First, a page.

In recent years, Netflix has found a decent amount of success by diversifying and expanding its original film slate, with some outings, such as Dee Rees’ Mudbound and Ava DuVernay’s documentary 13th, going so far as to receive nominations at the Academy Awards. (Icarcus even picked up Best Documentary this year.) It’s been well documented how Academy voters are incredibly divisive whether Netflix, a streaming giant primarily catering to television viewers, should be submitting films for Oscars consideration, and they may have found their new celebrity spokesperson: Steven Spielberg. Because, surprise, he really dislikes Netflix gunnin’ for that awards season hardware. “Once you commit to a television format, you’re a TV movie. You certainly, if it’s a good show, deserve an Emmy, but not an Oscar,” Spielberg said in an ITV News interview. “I don’t believe films that are just given token qualifications in a couple of theaters for less than a week should qualify for the Academy Award nomination.”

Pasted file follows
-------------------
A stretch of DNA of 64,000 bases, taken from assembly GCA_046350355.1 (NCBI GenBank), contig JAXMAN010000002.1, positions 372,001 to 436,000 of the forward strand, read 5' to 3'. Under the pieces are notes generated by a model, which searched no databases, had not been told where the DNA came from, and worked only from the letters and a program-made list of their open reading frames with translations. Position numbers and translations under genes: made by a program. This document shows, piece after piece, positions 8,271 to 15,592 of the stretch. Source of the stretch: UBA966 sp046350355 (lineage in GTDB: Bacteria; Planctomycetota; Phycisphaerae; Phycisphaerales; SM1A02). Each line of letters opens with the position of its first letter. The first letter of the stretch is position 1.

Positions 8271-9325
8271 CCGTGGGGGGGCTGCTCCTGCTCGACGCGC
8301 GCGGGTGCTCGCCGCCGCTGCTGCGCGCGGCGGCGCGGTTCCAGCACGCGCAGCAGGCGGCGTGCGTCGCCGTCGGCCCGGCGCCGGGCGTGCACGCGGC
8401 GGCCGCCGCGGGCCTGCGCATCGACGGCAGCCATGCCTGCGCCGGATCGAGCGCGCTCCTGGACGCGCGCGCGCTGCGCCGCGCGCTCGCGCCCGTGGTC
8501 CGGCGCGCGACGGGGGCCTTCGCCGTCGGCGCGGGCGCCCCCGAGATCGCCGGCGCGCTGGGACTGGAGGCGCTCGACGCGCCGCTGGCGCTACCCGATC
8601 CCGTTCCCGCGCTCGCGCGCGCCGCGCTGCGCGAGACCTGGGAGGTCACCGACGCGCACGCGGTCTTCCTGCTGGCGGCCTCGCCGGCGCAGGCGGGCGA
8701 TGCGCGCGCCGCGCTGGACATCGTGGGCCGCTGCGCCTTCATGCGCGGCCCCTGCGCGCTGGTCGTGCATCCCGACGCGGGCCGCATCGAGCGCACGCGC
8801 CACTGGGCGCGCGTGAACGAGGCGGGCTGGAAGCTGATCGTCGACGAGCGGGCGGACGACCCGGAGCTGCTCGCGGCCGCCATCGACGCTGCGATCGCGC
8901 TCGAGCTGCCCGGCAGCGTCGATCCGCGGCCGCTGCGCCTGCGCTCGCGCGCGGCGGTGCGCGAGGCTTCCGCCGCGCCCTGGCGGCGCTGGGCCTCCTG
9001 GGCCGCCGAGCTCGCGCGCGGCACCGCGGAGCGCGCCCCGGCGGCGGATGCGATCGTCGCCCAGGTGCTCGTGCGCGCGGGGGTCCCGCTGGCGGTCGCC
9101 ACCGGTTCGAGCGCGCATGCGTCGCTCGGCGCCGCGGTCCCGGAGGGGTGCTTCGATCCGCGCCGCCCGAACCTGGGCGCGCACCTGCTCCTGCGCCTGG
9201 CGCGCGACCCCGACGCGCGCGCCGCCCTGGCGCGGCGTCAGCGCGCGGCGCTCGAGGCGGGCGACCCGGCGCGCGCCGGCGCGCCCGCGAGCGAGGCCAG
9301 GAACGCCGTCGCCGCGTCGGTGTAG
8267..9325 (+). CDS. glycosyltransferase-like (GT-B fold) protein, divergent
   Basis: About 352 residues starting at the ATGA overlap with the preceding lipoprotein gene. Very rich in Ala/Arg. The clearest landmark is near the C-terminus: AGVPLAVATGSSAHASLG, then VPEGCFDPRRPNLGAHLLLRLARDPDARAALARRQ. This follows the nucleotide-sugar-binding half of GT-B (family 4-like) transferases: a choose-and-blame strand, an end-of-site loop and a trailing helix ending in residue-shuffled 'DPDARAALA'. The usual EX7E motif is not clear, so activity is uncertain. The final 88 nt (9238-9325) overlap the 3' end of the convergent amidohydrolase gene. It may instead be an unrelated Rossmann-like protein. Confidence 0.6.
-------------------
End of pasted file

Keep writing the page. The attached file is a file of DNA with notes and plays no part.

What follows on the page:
Interestingly, Spielberg isn’t the first prolific director to challenge Netflix for the way it approaches awards season. Christopher Nolan previously said Netflix’s streaming and theatrical film release strategy was “bizarre” and “mindless,” although he later apologized to Netflix’s chief content officer, Ted Sarandos, for his “undiplomatic” stance. Care to weigh in, Quentin Tarantino or Wes Anderson? Maybe?